Welcome to day 12 of the Advent Event! Please share this event with your friends. The more anthologies we can sell, the more money we can raise for the National Down Syndrome Society.
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Here’s a look at the last stories:
"Twas the Flight Before Christmas" by Michael Young
‘Twas the flight before Christmas, and all through the plane, holiday travelers were going insane…
A coach airplane seat was never meant to house a grown man and a squirming toddler. It’s a stretch for a first-class seat. This, however, was the just the situation I found myself in on Christmas Eve, 2009. Having recently been laid off, I had opted for the cheapest flight I could find, which happened to be on the day before Christmas. My wife couldn’t get off work, and so this Christmas, it was just me and little guy.
Our plane was stuffed fuller than Santa’s bag of toys, and none of the passengers looked like it was the most wonderful time of the year. My son was too young to understand that he wasn’t supposed to pout or cry around Christmastime. Doubtless, some of the passengers wondered what I had done to deserve a fate worse than coal. Though his grandfather is a pilot, my son is not a natural in the air. His ears never pop, he always wants to be free to move about the cabin, and doesn’t understand when I have to put away his DVD player for takeoff and landing.
Despite my son’s aversion to flying, we made it through the first leg of our flight and reached our layover in Wisconsin. As soon as the doors opened, I grabbed everything and dashed off the plane, knowing that my window for catching our flight was slim. It turns out, I could have crawled to the gate backwards and still arrived in time. It might have put me on the TSA’s Naughty List, but then again, it might have also gotten me on YouTube.
"Silent Night" by Shirley Bahlmann
“Silent night, holy night,” Willis sang in a vibrant tenor voice that filled the cozy kitchen as his butter knife kept time with the music. “All is calm, all is bright.”
“Willis!” His mother’s panicked voice stopped his song.
“Yes?” he called, his knife hovering over the bread as he tried to decide if he should panic too.
“Come here, hurry!” Her words trembled in the air. Willis dropped the bread and the knife, which landed on the creamy yellow butter with a slurpy thud. He hurried to the front room and found his mother with a stack of mail in one hand and a single envelope in the other.
“What is it?” Willis asked, taking the letter from Mother’s shaking hand. “You’d better sit down.” He steered her to a chair and pressed down gently on her shoulders. She collapsed onto the cushion. “It’s the draft board,” she said, her teary eyes raised to his.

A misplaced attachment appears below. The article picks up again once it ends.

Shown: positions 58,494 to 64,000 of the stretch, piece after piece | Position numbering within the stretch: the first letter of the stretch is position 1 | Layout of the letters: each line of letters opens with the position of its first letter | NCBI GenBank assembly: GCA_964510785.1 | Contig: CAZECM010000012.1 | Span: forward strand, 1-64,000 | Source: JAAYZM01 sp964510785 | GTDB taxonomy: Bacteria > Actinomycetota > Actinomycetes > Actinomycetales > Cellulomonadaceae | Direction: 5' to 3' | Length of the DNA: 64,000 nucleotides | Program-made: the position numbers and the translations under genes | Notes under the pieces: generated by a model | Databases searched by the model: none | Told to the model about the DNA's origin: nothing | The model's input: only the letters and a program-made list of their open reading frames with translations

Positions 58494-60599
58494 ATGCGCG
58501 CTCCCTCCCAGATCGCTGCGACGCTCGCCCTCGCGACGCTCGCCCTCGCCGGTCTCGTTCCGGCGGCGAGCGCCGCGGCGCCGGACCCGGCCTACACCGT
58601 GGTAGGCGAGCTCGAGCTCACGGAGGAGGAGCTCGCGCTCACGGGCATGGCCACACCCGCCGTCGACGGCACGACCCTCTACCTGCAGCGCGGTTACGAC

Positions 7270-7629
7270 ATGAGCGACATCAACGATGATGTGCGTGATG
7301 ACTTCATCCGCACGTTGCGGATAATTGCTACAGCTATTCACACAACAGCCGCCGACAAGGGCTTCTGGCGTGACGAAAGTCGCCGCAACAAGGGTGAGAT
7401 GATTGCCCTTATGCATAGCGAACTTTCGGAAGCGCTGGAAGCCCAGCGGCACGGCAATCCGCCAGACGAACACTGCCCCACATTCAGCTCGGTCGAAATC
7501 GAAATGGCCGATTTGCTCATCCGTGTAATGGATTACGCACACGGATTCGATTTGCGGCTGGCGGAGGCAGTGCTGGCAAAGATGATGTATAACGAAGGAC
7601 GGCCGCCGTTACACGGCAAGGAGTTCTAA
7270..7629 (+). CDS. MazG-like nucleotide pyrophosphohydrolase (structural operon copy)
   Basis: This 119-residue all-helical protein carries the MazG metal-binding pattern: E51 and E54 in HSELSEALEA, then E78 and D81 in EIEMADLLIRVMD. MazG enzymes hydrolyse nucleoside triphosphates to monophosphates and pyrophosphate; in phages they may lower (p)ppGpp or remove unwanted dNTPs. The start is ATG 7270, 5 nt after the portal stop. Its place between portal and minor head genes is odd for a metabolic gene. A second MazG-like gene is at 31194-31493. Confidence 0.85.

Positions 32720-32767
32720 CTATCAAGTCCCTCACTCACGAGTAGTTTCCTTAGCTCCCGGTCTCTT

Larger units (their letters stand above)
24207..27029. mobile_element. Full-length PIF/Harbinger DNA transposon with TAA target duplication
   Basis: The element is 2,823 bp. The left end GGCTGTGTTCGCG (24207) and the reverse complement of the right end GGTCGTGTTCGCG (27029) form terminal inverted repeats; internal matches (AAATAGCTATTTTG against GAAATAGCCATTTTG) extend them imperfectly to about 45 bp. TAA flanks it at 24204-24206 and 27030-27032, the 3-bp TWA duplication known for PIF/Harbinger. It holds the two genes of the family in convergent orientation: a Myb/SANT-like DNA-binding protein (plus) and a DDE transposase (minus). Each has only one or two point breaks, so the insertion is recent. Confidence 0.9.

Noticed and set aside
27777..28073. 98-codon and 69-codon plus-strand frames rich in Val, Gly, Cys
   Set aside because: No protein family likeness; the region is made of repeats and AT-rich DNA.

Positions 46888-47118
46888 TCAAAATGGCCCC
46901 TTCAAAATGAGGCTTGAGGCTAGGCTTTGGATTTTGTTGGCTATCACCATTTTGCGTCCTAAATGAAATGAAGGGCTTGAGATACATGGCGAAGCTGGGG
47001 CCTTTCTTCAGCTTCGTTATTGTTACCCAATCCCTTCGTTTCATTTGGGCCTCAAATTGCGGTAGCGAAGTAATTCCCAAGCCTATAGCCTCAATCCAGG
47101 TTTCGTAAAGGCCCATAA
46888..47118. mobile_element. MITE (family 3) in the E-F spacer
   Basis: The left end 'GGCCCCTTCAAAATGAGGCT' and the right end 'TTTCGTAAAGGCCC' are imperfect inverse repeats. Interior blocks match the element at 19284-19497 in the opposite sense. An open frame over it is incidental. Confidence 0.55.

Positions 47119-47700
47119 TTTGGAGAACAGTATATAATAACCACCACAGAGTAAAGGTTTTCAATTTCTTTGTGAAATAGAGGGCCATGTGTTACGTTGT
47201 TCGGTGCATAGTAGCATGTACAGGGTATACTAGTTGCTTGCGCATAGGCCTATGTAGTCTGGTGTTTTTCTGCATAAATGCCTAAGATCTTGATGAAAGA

Willis ripped open the envelope and pulled out a sheet of paper. Printed across the top in bold letters were the words, “ORDER TO REPORT FOR INDUCTION.”
“My son is going to war,” Mother moaned.
Willis dropped to his knee so he could encircle her shoulder with his arm. “Lots of men are going.”
“But you are so talented. You’re a wonderful singer, the best I’ve ever heard—Margery Milton even says so, and she’s not related.” Her face crumpled. “Oh, Willis, your barbershop quartet will be a trio.”
“It will turn out all right,” Willis soothed, patting her back. “I can re-join the quartet when I return.”
“Some soldiers never return,” she sobbed. “I prayed this day wouldn’t come. I prayed so hard, but it didn’t do any good, and it’s almost Christmas!”
Willis couldn’t think of anything to say to comfort her. He hated leaving his widowed mother, but there was a war that needed to be fought. All he could do was kneel on the carpet and pat her back until her tears were spent.
"I Heard the Bells on Christmas Day" by J. Lloyd Morgan
My trash can was nearly overflowing, and crumbs from several days’ worth of lunches were scattered on the floor. It seemed that once again, the cleaning crew hadn’t done their job. A blinking light on my phone indicated that the voice message box was full, even though I had cleared it out the previous night. While my computer was booting up, I looked at my planner from the day before. I always wrote down the things I needed to accomplish during the day, and then I’d cross them off as I’d go. Yesterday’s list started with ten items, and over the course of the day, it had grown to twice that size. I sighed when I realized I had only crossed off three.
After putting away my homemade lunch in my desk drawer—I didn’t dare put it in the break room fridge because it would disappear before I’d get a chance to eat it—I pulled up my email. I had one hundred and thirty-two new messages. About every third message was marked “urgent”.
I plowed through my work, like I did every day, when at around 4:45 pm I got an interoffice buzz on my phone.
“Jenkins here,” I answered.
“You’re required in conference room F,” said my boss’s secretary. She hung up before I could ask why. I still had several hours’ worth of work to complete before I would be even marginally caught up.
I walked by the bigger, empty conference rooms as I made my way to F. Unlike the other rooms, F didn’t have any windows. My guess was that my boss preferred it that way so there were no distractions.
“You wanted to see me?” I asked.
“Sit down,” she said without looking up from the papers in front of her.
Though she wasn’t that many years older than me, she looked twice my age. Her hair was gray with streaks of black, and she wore narrow glasses that rested on the end of her nose. I imagined that at one time she could have been considered pretty, but years of being in a bad mood, and thus frowning, had created wrinkles that made her look like she was always upset.
And here a look of one of the prizes:
A signed paperback copy of "Sing We Now of Christmas"
a Rafflecopter giveaway